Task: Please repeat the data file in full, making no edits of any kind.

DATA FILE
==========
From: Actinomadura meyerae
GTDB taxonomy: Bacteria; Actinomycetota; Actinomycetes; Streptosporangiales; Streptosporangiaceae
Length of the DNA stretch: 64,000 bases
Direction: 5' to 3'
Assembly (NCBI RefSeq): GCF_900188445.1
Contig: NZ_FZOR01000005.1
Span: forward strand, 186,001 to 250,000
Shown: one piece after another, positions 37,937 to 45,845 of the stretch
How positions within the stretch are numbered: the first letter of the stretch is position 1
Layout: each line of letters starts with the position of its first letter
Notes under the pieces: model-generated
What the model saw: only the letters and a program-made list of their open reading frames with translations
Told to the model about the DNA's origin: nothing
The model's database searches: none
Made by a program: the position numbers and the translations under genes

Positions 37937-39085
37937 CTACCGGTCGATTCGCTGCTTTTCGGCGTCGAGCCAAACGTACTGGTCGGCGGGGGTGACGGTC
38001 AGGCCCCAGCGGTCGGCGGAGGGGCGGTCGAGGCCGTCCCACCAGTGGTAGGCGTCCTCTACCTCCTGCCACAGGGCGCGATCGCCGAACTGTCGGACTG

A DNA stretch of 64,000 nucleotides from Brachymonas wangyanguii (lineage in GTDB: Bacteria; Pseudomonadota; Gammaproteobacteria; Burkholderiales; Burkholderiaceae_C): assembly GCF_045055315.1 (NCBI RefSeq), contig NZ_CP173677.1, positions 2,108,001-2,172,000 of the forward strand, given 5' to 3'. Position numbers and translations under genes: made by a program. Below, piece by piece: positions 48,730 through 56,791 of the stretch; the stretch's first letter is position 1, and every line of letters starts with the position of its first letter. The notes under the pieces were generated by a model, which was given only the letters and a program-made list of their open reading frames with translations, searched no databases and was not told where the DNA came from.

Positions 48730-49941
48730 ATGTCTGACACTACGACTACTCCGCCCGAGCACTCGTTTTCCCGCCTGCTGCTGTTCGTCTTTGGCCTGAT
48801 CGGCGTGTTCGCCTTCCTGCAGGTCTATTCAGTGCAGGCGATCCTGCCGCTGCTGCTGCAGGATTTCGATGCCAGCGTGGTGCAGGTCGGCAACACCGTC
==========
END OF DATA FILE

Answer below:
From: Actinomadura meyerae
GTDB taxonomy: Bacteria; Actinomycetota; Actinomycetes; Streptosporangiales; Streptosporangiaceae
Length of the DNA stretch: 64,000 bases
Direction: 5' to 3'
Assembly (NCBI RefSeq): GCF_900188445.1
Contig: NZ_FZOR01000005.1
Span: forward strand, 186,001 to 250,000
Shown: one piece after another, positions 37,937 to 45,845 of the stretch
How positions within the stretch are numbered: the first letter of the stretch is position 1
Layout: each line of letters starts with the position of its first letter
Notes under the pieces: model-generated
What the model saw: only the letters and a program-made list of their open reading frames with translations
Told to the model about the DNA's origin: nothing
The model's database searches: none
Made by a program: the position numbers and the translations under genes

Positions 37937-39085
37937 CTACCGGTCGATTCGCTGCTTTTCGGCGTCGAGCCAAACGTACTGGTCGGCGGGGGTGACGGTC
38001 AGGCCCCAGCGGTCGGCGGAGGGGCGGTCGAGGCCGTCCCACCAGTGGTAGGCGTCCTCTACCTCCTGCCACAGGGCGCGATCGCCGAACTGTCGGACTG

A DNA stretch of 64,000 nucleotides from Brachymonas wangyanguii (lineage in GTDB: Bacteria; Pseudomonadota; Gammaproteobacteria; Burkholderiales; Burkholderiaceae_C): assembly GCF_045055315.1 (NCBI RefSeq), contig NZ_CP173677.1, positions 2,108,001-2,172,000 of the forward strand, given 5' to 3'. Position numbers and translations under genes: made by a program. Below, piece by piece: positions 48,730 through 56,791 of the stretch; the stretch's first letter is position 1, and every line of letters starts with the position of its first letter. The notes under the pieces were generated by a model, which was given only the letters and a program-made list of their open reading frames with translations, searched no databases and was not told where the DNA came from.

Positions 48730-49941
48730 ATGTCTGACACTACGACTACTCCGCCCGAGCACTCGTTTTCCCGCCTGCTGCTGTTCGTCTTTGGCCTGAT
48801 CGGCGTGTTCGCCTTCCTGCAGGTCTATTCAGTGCAGGCGATCCTGCCGCTGCTGCTGCAGGATTTCGATGCCAGCGTGGTGCAGGTCGGCAACACCGTC